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China pushes ahead with central bank digital currency

Protests in Hong Kong and a trade dispute with the U.S. have put China in the eye of the economic storm. The People's Bank of China has been testing a digital currency, and this week it announced that it is ready.

Speaking at the China Finance 40 forum in Yichun this weekend, Mu Changchun, the deputy director of The People’s Bank of China (PBoC) payments division, said: "the People’s Bank’s digital currency can now be said to be ready."

While no launch date was given, Changchun asserted the PBoC’s intention to support the yuan’s "circulation and internationalization" by replacing notes and coins — which are classified as M0 in banking terms — with a blockchain-based digital currency.

As PBoC Deputy Governor Fan Yifei outlined last year, the central bank hopes that moving to digital will save costs, increase the speed of circulation, improve the security and convenience of transactions, and afford the PBoC greater control over the yuan. "[Central bank digital currency] is conducive to curbing the public’s demand for private encrypted digital currency and consolidating monetary sovereignty," said Yifei.

Breaking the blockchain silos

Unsurprisingly, the technical structure of the digital yuan will be a far cry from the likes of Bitcoin and Ethereum. Although the currency claims to be built on the blockchain, it relies on a hybrid "two-tier" approach, which supposedly gives the network enough throughput to cope with widespread use:

"A pure blockchain architecture," said Changchun at the forum, would not allow the currency to be effectively used for “small-scale retail high-frequency business scenarios.”

To effectively serve China’s “complex economy, vast territory and large population,” the currency system shares control between two tiers — the PBoC on an upper level, and commercial banks on a secondary level.

52 patents filed by the Digital Currency Research Lab of the PBoC give a clearer indication of how this system might work, revealing both centralized and decentralized elements that come together to “break the silo between blockchain-based cryptocurrency and the existing monetary system.”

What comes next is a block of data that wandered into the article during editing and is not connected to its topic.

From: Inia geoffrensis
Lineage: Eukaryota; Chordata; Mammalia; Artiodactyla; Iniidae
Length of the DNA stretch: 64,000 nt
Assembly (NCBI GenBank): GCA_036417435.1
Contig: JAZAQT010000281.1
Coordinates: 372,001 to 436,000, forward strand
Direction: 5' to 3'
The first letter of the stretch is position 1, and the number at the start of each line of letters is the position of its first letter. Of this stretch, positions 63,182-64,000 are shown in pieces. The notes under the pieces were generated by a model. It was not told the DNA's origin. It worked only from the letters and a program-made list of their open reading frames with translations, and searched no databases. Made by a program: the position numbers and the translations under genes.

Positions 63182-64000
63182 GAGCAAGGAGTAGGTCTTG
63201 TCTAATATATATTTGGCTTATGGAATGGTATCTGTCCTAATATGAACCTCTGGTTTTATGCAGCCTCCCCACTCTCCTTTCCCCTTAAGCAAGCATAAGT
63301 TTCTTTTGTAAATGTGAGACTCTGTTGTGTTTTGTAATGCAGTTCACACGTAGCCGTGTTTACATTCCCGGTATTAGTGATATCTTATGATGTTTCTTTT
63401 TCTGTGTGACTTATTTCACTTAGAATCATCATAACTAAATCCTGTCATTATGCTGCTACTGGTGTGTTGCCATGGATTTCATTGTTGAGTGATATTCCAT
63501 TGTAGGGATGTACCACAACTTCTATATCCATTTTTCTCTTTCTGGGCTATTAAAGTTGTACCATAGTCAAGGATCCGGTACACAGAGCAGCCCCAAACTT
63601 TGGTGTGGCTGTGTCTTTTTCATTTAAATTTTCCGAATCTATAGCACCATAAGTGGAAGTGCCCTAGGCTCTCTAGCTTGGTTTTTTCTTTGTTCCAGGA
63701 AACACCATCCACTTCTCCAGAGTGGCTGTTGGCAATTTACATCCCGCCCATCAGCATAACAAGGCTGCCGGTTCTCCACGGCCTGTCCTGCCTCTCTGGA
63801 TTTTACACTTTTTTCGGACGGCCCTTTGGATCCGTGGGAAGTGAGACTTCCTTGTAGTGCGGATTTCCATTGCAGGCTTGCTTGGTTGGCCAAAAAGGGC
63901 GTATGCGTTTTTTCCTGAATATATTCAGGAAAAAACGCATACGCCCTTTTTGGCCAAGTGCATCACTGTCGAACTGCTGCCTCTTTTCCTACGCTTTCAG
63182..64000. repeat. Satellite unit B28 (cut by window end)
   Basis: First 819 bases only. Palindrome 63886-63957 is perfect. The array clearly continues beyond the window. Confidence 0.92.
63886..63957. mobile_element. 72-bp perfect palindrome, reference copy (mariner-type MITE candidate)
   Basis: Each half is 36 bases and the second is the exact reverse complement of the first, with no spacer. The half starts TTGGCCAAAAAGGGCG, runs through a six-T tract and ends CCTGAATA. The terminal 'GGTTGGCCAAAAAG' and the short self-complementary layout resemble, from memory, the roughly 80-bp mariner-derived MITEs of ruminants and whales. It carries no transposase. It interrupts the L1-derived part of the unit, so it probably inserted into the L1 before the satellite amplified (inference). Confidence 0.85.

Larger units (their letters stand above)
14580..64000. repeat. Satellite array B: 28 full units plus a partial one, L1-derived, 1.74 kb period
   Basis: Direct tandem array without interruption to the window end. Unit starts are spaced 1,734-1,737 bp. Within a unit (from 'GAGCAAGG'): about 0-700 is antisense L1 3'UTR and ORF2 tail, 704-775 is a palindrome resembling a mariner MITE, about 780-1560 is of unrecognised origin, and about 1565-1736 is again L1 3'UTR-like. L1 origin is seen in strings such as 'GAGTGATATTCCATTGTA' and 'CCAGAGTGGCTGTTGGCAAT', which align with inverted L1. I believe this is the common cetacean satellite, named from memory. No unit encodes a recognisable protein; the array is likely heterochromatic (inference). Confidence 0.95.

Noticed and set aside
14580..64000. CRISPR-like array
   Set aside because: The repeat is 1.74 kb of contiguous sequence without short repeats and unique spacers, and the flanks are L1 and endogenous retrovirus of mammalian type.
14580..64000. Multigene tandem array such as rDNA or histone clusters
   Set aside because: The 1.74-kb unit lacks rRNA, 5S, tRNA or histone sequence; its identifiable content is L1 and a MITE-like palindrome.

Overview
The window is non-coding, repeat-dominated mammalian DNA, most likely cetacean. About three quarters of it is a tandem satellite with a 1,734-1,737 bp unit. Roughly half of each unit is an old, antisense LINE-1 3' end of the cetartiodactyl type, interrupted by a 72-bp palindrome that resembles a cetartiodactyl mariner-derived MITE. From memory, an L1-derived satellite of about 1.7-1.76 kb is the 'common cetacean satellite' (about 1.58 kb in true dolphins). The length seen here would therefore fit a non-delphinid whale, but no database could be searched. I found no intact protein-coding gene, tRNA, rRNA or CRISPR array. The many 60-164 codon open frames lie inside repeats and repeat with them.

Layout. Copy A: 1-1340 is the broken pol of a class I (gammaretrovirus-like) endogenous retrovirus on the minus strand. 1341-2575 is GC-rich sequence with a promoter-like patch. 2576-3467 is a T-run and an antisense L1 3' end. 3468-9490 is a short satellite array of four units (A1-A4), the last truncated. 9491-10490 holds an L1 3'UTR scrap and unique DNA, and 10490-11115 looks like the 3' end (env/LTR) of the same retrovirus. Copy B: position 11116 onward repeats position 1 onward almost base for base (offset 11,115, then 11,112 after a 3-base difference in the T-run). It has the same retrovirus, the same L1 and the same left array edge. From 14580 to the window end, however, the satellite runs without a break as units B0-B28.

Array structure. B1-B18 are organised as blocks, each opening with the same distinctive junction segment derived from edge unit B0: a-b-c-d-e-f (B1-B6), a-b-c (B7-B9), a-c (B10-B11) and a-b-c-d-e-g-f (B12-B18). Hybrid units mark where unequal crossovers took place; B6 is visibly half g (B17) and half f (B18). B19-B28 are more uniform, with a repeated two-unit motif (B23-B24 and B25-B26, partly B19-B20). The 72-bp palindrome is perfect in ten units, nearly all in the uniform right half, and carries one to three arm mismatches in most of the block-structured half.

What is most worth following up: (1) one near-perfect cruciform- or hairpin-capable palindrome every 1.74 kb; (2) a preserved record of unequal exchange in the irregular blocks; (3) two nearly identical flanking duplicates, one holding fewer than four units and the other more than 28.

The patents detail a wallet that citizens will be able to download which allows them to swap yuan for the digital currency. This will be encrypted like a cryptocurrency wallet with private keys, but will also allow the PBoC to monitor transactions.

“Virtual currency is easier to trace, allowing the central bank to monitor its velocity and the whereabouts of the money and improve its monetary policies accordingly,” said PBoC research lead Yao Qian to the South China Morning Post.

The Libra catalyst

With a history of strict currency control and some of the highest levels of electronic payments globally, it makes sense that China would be keen to explore a digital yuan. But comments from officials suggest that external economic forces have catalyzed the most recent stage of its development.

Much like other central banks around the world, the People’s Bank of China is concerned that Facebook’s Libra could potentially reduce the authority of monetary policy.

Recent trade difficulties, however, and a history of less-than-friendly relations, make China more sensitive than most to the global dominance of the dollar — which analysts have suggested that Project Libra could reinforce.

"Libra should be regarded as foreign currency and integrated into the framework of China’s foreign exchange management," said China foreign exchange official Sun Tianqi at the Finance 40 forum. "Otherwise, the use of Libra should be prohibited."

Speaking at a conference at Peking University, PBoC research director Wang Xin expanded on these concerns.

"If [Libra] is most closely associated with the dollar," said Wang, “there would be in essence one boss, that is the US dollar and the United States. If so, it would bring a series of economic, financial, and even international political consequences.”

Though it is not yet clear how much weight the dollar will have in Libra’s basket of world currencies, it is likely to be a major constituent, which could strengthen its status as the de facto global currency.

For China, which has long sought to dethrone the dollar, this could be seen as a step in the wrong direction — making the development of its own digital currency more urgent than ever.

Meanwhile, the country continues to maintain a blanket ban on cryptocurrency trading and is now thought to be considering the elimination of bitcoin mining.


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